Applications developed for the standard interfaces of SVR4 MP will run unchanged on SVR4 ES/MP. Applications developed for SVR4 ES/MP will be able to capitalize on user-level access to multiprocessing features in order to improve performance of appropriate applications, such as on-line transaction processing or relational database applications. SVR4 ES/MP will be available to UI members through the Early Access program beginning in third quarter 1991 and will be generally available in 1992.

USL is developing the multiprocessing features of SVR4 ES/MP in conjunction with Sequent Computer Systems, and other partners, including AT&T Computer Systems, ICL, Intel, Motorola, Unisys, Fujitsu and Pyramid, who are contributing technology and/or development support to the effort. This release is architected to scale up to 30 parallel processors. Development will be done on Sequent's Symmetry platform. As with past UNIX System V releases, SVR4 ES/MP will be made available in reference ports for industry standard Intel, MIPS, Motorola and SPARC architectures; a reference implementation of SVR4 ES/MP for the Intel i386/i486 family will be made available on Sequent Symmetry systems.

Dooling said, "We are pleased with our partnership with Sequent and with the contributions of Pyramid, Intel, Fujitsu, ICL and others in this effort. SVR4 ES/MP is breakthrough technology that will draw on the skill and contributions of all companies involved. The output of this effort will be available to all companies at the same time. Because so many vendors have committed to building SMP implementations that conform to existing SVR4 interfaces and will conform to SVR4 MP interfaces, customers can be completely confident that SVR4 products are the safest buys they can make today and tomorrow. In the Open Systems industry, the advantages accrue to those who build the best implementations and the best business solutions based on UNIX System V."

Casey Powell of Sequent, said, "We are delighted at our partnership with USL for the SVR4 ES/MP release, and proud to contribute our eight years of expertise to this important project. We are committed to deliver, through USL, a high quality product that represents the next step in the evolution of the UNIX System to higher performance levels. More than that, because we are building to the technology requirements of leaders in multiprocessing, defined through the UI process, we're confident we will produce the "premiere" commercial computing standard for this decade and beyond."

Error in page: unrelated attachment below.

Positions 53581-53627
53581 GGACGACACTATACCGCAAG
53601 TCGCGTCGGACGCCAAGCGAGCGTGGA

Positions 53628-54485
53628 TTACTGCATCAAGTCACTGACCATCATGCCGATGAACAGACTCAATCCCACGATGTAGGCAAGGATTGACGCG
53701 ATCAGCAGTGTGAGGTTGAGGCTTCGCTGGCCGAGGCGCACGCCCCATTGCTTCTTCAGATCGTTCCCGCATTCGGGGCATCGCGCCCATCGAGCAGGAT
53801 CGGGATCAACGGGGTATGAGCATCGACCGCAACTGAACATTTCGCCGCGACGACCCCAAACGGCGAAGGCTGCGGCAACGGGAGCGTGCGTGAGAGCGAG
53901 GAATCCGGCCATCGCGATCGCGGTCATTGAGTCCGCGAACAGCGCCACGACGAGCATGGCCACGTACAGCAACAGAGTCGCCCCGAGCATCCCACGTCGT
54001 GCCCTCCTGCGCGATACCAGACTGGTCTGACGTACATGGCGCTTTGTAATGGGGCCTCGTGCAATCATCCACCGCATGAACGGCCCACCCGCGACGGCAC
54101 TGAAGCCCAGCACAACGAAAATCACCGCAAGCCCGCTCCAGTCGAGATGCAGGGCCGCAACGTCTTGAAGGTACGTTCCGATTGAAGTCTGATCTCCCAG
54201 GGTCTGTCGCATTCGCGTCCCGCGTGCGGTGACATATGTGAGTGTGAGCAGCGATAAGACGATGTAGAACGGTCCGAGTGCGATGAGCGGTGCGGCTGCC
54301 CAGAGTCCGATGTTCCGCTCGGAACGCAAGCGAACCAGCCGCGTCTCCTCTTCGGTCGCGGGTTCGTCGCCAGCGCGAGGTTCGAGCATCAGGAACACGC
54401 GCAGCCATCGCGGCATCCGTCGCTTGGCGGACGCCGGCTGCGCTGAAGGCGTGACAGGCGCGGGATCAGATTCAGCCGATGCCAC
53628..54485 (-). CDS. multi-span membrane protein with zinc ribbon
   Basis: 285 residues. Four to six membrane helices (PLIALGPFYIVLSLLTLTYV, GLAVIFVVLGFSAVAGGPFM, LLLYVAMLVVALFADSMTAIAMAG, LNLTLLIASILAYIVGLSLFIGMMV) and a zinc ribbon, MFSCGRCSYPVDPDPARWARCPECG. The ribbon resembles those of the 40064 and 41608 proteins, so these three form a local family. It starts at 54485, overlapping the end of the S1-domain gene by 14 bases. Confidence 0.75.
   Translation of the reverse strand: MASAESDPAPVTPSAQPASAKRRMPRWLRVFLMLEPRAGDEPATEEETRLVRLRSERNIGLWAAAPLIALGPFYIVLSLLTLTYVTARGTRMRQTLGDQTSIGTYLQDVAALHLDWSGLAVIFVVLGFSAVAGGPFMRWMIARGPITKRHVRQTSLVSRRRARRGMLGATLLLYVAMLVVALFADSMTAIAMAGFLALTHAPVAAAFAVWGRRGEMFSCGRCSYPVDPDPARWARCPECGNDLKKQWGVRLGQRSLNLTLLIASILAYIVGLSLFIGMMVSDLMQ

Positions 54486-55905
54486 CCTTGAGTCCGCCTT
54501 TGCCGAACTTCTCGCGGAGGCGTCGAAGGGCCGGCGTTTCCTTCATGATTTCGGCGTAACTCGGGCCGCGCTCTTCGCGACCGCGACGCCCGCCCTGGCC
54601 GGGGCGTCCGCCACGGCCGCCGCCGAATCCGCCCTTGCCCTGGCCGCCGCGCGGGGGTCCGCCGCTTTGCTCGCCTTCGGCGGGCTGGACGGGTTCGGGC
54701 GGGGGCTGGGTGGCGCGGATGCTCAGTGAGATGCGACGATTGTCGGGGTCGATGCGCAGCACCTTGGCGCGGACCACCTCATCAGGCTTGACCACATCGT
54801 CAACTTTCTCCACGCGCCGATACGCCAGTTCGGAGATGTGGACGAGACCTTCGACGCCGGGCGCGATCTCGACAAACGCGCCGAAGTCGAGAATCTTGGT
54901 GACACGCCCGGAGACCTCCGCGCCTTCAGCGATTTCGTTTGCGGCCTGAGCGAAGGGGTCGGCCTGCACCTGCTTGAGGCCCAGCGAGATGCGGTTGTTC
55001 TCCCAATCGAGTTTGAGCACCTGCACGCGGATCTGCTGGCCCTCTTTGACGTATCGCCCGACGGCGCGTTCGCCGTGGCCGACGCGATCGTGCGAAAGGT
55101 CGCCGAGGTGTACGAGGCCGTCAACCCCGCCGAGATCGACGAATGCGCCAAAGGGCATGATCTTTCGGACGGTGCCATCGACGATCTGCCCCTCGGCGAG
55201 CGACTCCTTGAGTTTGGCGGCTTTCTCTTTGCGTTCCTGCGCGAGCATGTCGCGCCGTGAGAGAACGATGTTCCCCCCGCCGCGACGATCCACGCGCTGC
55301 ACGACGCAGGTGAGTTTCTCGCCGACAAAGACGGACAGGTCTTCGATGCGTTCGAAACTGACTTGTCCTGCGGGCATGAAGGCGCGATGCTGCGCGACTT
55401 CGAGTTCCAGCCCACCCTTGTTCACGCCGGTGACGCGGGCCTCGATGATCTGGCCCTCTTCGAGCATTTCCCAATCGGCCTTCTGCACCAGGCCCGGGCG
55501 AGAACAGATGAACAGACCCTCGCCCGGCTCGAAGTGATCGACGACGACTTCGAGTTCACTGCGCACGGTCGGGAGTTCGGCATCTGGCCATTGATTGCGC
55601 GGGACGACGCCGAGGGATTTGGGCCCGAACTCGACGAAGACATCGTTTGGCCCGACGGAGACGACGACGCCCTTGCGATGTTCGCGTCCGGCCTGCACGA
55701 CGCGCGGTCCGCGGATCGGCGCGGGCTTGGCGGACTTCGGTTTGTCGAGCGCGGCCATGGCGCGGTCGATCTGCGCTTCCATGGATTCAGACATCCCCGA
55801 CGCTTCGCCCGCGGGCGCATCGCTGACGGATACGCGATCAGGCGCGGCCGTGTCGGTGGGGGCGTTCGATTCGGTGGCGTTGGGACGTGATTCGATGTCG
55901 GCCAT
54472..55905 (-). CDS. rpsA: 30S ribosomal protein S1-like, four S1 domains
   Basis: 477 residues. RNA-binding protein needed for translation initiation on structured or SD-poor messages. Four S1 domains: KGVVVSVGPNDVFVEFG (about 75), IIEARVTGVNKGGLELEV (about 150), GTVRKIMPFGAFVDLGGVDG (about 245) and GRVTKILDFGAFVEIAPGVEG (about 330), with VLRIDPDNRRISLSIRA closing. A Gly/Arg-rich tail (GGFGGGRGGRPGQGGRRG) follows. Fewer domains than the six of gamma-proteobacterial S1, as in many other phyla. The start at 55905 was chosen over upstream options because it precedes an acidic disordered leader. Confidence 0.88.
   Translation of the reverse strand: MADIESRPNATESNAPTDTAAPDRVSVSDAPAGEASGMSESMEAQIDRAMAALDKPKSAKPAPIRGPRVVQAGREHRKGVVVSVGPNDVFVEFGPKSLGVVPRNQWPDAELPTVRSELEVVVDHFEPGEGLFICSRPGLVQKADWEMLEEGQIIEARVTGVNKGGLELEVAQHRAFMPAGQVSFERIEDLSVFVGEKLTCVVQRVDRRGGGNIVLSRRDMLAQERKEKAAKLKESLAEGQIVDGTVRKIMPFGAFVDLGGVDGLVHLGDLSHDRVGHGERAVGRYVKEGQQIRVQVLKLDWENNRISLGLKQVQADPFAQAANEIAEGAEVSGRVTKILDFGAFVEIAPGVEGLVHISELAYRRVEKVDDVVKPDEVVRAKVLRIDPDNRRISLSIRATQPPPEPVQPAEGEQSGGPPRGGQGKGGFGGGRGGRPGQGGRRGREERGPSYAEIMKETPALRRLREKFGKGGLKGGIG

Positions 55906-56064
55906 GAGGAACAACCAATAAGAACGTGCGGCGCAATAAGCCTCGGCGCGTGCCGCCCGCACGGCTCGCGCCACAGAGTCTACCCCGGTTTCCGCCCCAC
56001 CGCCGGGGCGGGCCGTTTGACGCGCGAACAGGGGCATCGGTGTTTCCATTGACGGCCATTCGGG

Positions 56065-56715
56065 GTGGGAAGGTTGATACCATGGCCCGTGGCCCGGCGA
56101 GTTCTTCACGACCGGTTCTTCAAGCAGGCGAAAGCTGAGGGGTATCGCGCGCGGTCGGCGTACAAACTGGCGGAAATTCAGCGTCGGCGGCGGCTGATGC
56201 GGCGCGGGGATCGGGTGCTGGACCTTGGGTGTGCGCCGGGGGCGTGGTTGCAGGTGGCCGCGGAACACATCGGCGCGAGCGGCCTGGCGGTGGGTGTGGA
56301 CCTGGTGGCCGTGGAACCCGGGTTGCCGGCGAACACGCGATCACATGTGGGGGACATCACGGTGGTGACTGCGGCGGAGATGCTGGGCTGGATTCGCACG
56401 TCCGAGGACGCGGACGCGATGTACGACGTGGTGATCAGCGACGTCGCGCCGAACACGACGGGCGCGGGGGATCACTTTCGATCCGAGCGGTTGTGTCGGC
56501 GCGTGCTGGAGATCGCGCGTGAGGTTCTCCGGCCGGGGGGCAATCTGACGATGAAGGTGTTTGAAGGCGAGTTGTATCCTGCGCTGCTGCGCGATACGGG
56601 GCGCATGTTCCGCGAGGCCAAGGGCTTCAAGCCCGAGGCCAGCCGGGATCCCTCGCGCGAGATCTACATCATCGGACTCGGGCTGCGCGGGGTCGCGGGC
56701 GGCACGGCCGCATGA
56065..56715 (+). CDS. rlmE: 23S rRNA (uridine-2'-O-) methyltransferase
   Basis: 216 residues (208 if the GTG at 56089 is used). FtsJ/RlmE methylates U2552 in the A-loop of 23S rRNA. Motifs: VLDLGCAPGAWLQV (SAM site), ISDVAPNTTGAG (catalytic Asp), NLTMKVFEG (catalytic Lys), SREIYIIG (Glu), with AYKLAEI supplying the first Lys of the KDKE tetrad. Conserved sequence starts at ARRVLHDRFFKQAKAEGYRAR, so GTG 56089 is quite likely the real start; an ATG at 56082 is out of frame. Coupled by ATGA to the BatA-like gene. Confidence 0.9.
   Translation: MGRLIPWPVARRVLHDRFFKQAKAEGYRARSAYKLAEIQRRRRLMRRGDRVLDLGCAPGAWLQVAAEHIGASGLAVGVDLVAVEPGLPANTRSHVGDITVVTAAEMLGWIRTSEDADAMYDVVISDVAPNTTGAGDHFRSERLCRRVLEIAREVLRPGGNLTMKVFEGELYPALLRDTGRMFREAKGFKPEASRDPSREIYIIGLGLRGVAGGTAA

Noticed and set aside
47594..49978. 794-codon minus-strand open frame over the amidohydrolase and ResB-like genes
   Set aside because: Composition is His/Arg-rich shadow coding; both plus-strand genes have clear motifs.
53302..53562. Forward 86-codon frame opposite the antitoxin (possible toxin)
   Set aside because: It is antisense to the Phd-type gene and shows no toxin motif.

The "UNIX System V Roadmap" calls for SVR4 enhancements in a number of areas to support the move toward open distributed computing environments. Among the "Roadmap" requirements are enhanced support of OSI protocols, transaction processing enablers, and enhancements in the management and administration of computing networks. As is the case with all "Roadmap" requirements, the enhancements must be compatible with existing environments so customers will have a smooth, non-disruptive, cost-effective migration path. A UNIX International technical workgroup, which is studying in depth the requirements for advanced distributed computing networks, is in the process of producing a coherent, long-term architectural vision spanning local area and wide area networks, that will deliver simple, transparent access to all applications and resources in connected networks.

USL today said that, under a framework it termed "Open Distributed Computing," it would implement both the short-term and long-term requirements described in the "Roadmap" and developed by the workgroup.

USL has already begun to implement many of the short-term requirements specified in the "Roadmap," including the Kerberos authentication scheme, and the NTP network timing protocol. These enhancements will be available through the UI Early Access program beginning in 1991. In addition and in concert with UI and other companies, USL is exploring long-term "Roadmap" requirements, including enhancements to the distributed file system that will yield improved resiliency, functionality and performance, as well as enhancements to RPC (Remote Procedure Call) technology to present programmers with API capabilities that are more powerful and make RPC programming more like writing local routines. USL is addressing requirements for fully parallelizing RPC, NFS/RFS and the STREAMS I/O subsystems, while retaining compatibility with existing interfaces, in the development of the SVR4 MP and SVR4 ES/MP releases.